Saturday, 26 March 2016

Killer Arguments Against LVT, Not (388)

Via Carol Wilcox, from the FT readers' letters:

Mr Wolf suggests raising “green” taxes and taxes on economic rents (mainly land). These may be efficient or worthy in themselves, but by their very nature they are not particularly “elastic” to economic activity: in rate of revenue increase they are less than proportional to gross domestic product. In this regard they suffer from the same vice as the tax and benefit changes that cut reservation wages, generated the compositional change in employment, and held back revenue growth.

Michael Kuczynski, Pembroke College, Cambridge.

WTF. Rents are actually more than elastic to economic activity, in the absence of government measures to reduce or increase the amounts going to rent, the natural tendency is for rents to increase as a share of GDP when the economy grows and vice versa.

LVT and other taxes on rents do not cut reservation wages by one penny; by stimulating the economy, however slightly, they increase them.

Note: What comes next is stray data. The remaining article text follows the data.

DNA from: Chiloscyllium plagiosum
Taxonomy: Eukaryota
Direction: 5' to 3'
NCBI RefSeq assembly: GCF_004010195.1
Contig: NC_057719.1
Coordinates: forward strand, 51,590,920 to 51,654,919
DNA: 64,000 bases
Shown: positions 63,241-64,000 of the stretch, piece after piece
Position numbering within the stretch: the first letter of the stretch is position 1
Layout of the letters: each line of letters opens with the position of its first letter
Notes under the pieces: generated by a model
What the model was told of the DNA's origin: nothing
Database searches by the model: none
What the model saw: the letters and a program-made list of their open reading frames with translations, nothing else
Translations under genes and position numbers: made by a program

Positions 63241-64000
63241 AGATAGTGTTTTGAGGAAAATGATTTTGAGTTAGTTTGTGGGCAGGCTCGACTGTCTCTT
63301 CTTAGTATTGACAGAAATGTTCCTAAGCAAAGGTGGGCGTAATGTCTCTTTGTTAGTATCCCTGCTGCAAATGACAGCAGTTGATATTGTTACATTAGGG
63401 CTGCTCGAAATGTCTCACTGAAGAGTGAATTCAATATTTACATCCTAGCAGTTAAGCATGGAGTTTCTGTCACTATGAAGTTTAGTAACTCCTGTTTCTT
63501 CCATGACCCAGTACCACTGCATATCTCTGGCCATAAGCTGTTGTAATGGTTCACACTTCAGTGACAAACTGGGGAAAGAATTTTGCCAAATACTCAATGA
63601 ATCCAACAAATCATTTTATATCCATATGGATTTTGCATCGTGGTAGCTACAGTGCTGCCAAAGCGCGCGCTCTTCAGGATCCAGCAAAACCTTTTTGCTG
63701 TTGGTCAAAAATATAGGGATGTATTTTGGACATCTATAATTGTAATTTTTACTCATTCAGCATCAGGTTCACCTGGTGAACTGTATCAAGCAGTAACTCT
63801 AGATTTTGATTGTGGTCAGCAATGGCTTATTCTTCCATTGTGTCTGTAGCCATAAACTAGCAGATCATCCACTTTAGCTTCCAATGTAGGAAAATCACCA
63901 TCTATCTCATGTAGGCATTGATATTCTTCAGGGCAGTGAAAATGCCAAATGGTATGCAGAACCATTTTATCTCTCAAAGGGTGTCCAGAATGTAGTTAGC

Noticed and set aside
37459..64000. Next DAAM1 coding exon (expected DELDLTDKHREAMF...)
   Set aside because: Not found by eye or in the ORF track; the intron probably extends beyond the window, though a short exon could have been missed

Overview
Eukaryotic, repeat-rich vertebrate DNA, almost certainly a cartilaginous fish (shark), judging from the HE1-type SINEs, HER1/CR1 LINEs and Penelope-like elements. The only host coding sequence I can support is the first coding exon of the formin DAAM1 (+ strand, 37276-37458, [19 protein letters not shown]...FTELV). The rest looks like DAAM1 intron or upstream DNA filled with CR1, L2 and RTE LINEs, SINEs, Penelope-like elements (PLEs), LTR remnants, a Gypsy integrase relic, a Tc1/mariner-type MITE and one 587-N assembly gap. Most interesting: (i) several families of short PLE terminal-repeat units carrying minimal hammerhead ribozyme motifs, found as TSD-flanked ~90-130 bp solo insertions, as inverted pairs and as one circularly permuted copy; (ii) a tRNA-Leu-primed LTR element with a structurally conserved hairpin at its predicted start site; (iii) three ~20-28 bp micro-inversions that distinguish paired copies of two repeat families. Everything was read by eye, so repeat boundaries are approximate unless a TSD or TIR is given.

Taxes on output and earnings depress and distort the composition of employment, unlike LVT, which is entirely neutral.

And given that only one-tenth of the UK's total tax revenues are taxes on rents (Council Tax, Business Rates, Fuel Duty) collecting one-quarter of economic rents, there is plenty of scope to increase them, with a double-plus boost if taxes on output and employment are reduced in step.


Bayard said...

That one's on a par with scaring the horses and stopping the hens laying.

Lola said...

He's an 'intellectual' as well. What a numpty.

Lola said...

He's an 'intellectual' as well. What a numpty.

Physiocrat said...

Oxford academics. He is presumably part of that disaster area and formation ground for politicians, PPE.

Bayard said...

Phys, in the long ago days when I was at college, PPE was known as the academic flag of convenience.

DBC Reed said...

With Phys on this .It should be one of our secondary aims to get this degree course closed down as a danger to the real economy (and real economics)